Undine sympathetic to moderns? Well, maybe. Bloom recounts a story in which he asked a class whom they'd rather be or be in love with: Lily from The House of Mirth, Ellen from The Age of Innocence, or Undine. He expected them to choose Ellen (his own choice), but they chose Undine. I have not read the other books (although I saw the film of TAoI), so I can't really comment, except to say that I would remain celibate the rest of my life rather than fall in love with Undine. She's utterly toxic and startlingly self-centered.
My experience, which admittedly is influenced by my practice because it brings me into intimate conversations with people with whom I would not choose to socialize, is that no one wants to admit that only money matters to them. Everyone thinks that God, the nation, moral standards, their family, their personal honor, whatever, matters more than money, even though their actions do not always support their beliefs. I was as shocked as Bloom by his class, because I can't imagine anyone not being horrified by Undine. I can understand some sympathy for Elmer, who doesn't really seem to be that bad a fellow. (Unless, of course, Moffatt intentionally drives Ralph to suicide by his disclosure, but I don't see how he could have anticipated that. I didn't.)
Her carelessness and heartlessness toward her child, the fact that she intentionally goes off on a spree with a lover and starts the divorce process immediately after learning that her husband is desperately ill, her steady ruining of her parents without a flicker of remorse--she is an absolute and utter villainess without redeeming features. Jonathan Franzen has written:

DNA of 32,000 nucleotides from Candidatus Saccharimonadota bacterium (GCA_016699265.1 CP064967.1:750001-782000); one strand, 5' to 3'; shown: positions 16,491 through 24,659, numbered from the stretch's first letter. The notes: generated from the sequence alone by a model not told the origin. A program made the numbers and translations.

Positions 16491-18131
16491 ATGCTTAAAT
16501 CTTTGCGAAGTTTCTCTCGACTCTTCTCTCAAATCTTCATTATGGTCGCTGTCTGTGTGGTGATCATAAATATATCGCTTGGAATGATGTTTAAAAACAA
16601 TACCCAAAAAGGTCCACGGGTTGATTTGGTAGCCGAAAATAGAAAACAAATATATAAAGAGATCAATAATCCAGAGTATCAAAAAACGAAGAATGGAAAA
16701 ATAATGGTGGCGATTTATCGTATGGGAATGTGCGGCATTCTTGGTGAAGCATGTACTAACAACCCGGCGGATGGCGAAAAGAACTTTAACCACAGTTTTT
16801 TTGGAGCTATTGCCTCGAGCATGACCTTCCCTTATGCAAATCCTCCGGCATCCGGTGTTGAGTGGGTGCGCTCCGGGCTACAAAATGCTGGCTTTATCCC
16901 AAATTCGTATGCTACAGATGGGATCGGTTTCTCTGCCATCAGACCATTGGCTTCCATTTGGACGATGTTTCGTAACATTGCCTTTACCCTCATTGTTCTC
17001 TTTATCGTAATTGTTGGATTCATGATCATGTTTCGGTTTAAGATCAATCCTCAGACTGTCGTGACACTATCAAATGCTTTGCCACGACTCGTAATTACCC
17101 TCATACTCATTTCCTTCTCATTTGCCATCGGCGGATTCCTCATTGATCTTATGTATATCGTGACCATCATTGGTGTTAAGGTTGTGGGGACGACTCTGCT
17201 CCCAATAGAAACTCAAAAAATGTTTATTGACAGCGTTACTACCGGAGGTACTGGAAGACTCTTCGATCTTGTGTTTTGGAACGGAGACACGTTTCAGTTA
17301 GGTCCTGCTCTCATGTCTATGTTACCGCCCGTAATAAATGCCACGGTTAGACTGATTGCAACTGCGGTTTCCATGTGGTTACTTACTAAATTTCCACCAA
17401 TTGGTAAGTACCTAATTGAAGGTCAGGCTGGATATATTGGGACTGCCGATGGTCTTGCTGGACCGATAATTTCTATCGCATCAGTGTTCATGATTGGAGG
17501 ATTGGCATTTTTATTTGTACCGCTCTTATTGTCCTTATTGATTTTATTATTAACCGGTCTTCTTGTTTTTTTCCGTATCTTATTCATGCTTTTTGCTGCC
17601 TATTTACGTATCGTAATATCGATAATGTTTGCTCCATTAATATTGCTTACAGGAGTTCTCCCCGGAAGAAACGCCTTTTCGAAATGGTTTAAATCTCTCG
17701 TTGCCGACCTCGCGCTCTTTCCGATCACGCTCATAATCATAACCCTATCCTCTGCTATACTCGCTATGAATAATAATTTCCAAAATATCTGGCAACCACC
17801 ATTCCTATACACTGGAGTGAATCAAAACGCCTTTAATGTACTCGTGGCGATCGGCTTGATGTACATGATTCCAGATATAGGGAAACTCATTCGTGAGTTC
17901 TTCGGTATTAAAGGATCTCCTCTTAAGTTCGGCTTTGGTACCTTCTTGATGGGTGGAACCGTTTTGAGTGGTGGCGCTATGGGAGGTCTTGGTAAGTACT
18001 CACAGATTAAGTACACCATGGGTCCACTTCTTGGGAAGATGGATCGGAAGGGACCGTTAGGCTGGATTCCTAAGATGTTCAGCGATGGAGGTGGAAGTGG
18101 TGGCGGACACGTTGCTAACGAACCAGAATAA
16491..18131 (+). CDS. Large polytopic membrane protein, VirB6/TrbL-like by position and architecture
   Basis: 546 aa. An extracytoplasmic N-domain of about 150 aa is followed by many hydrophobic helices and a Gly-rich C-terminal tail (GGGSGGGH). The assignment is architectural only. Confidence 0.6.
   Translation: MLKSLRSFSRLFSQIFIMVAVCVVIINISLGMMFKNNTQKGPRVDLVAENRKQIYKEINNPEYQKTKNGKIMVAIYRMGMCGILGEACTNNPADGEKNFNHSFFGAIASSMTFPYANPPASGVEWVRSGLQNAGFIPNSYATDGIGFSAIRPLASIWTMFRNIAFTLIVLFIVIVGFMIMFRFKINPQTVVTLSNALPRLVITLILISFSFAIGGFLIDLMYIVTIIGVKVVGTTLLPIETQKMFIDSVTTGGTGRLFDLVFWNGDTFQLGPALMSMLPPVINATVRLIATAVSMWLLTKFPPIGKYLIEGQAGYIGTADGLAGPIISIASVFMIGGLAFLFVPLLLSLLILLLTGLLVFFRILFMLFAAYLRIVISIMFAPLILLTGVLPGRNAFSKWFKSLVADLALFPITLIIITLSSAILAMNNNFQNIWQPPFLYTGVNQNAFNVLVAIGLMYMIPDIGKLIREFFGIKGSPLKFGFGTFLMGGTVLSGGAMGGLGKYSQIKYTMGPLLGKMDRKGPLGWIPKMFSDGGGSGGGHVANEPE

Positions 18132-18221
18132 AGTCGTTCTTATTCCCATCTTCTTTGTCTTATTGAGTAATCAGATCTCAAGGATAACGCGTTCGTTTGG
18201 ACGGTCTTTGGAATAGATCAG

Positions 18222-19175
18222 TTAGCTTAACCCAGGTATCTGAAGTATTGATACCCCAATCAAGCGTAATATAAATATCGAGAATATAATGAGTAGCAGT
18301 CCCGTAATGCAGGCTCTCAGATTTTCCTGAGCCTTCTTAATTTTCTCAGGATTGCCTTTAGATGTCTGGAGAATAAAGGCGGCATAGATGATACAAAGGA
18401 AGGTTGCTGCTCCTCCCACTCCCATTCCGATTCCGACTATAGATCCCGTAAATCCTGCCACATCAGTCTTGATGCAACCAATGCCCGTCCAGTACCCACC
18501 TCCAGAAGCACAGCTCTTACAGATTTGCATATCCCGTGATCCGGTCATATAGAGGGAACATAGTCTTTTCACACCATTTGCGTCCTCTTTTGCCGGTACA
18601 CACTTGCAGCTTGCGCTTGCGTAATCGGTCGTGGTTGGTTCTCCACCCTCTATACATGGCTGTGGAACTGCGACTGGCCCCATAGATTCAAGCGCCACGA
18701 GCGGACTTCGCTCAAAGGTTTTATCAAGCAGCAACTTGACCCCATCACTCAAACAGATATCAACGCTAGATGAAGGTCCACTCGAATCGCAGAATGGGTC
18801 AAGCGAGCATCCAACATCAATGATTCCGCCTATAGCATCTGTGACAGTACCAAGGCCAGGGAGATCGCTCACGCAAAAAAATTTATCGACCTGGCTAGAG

"Undine is an extreme case of the unlikable person rendered perplexingly sympathetic by her desires. She’s almost comically indestructible, like Wile E. Coyote. The interest I take in her ascent, her Coyote-like survival of the seeming wipeout blows that her divorces deliver to her social standing, may be akin to the fascination of watching one spider in a jar prevail over other spiders, but I still can’t read the book without aligning myself with her struggle."
H-m-m. Well, I can. I would have loved to see the book end with her complete ruin. I absolutely loathed her.
: Bowen, thanks. I notice I've started to
: forget names of characters as soon as I
: finish novels. I had to think for a moment
: to come up with Ralph's name.
: Even if Wharton didn't, I wonder if anyone
: does sympathize with Undine. It seems to me
: that, now more than ever, Americans feel
: that nothing other than money and the things
: it can buy means anything. Old money is
: worth no more than new money. The Marvell's
: and their set seem a relic. Elmer Moffit and
: Undine Spragg seem more in harmony with
: Someone said that Teddy Roosevelt and Edith
: Wharton were both self made men. She took it
: as a compliment.
: Wharton is one of the authors I'm most
: familiar with. I've read (listed in order of
: how much I've enjoyed them) The Age of
: Innocence, Ethan Frome, The Custom of the
: Country, Summer, and The House of Mirth.
: I've also read (again in order of enjoyment)
: The Writing of Fiction, A Backward Glance,
: and A Motorflight through France. I remember
: the autobiography as quite interesting and
: the travel book as really dull.
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